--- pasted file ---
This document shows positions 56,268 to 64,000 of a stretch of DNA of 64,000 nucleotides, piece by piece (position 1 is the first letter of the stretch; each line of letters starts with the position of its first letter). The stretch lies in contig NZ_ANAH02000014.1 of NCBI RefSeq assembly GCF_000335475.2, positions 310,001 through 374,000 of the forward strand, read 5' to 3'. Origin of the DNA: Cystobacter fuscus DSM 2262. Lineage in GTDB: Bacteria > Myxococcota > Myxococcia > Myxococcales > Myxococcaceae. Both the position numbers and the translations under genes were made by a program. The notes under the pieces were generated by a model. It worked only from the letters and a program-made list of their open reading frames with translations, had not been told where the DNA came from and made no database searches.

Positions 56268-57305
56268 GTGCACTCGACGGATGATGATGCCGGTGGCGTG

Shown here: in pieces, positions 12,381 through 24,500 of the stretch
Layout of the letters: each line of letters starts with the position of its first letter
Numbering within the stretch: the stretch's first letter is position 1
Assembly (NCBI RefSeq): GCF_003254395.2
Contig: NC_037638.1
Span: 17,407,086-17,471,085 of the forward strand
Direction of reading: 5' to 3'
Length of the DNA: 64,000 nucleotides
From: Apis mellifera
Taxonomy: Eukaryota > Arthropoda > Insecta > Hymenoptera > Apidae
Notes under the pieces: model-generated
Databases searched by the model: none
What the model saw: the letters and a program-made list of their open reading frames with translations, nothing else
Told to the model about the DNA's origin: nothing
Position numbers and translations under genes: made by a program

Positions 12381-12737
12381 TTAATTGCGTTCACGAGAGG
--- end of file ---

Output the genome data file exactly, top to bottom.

This document shows positions 56,268 to 64,000 of a stretch of DNA of 64,000 nucleotides, piece by piece (position 1 is the first letter of the stretch; each line of letters starts with the position of its first letter). The stretch lies in contig NZ_ANAH02000014.1 of NCBI RefSeq assembly GCF_000335475.2, positions 310,001 through 374,000 of the forward strand, read 5' to 3'. Origin of the DNA: Cystobacter fuscus DSM 2262. Lineage in GTDB: Bacteria > Myxococcota > Myxococcia > Myxococcales > Myxococcaceae. Both the position numbers and the translations under genes were made by a program. The notes under the pieces were generated by a model. It worked only from the letters and a program-made list of their open reading frames with translations, had not been told where the DNA came from and made no database searches.

Positions 56268-57305
56268 GTGCACTCGACGGATGATGATGCCGGTGGCGTG

Shown here: in pieces, positions 12,381 through 24,500 of the stretch
Layout of the letters: each line of letters starts with the position of its first letter
Numbering within the stretch: the stretch's first letter is position 1
Assembly (NCBI RefSeq): GCF_003254395.2
Contig: NC_037638.1
Span: 17,407,086-17,471,085 of the forward strand
Direction of reading: 5' to 3'
Length of the DNA: 64,000 nucleotides
From: Apis mellifera
Taxonomy: Eukaryota > Arthropoda > Insecta > Hymenoptera > Apidae
Notes under the pieces: model-generated
Databases searched by the model: none
What the model saw: the letters and a program-made list of their open reading frames with translations, nothing else
Told to the model about the DNA's origin: nothing
Position numbers and translations under genes: made by a program

Positions 12381-12737
12381 TTAATTGCGTTCACGAGAGG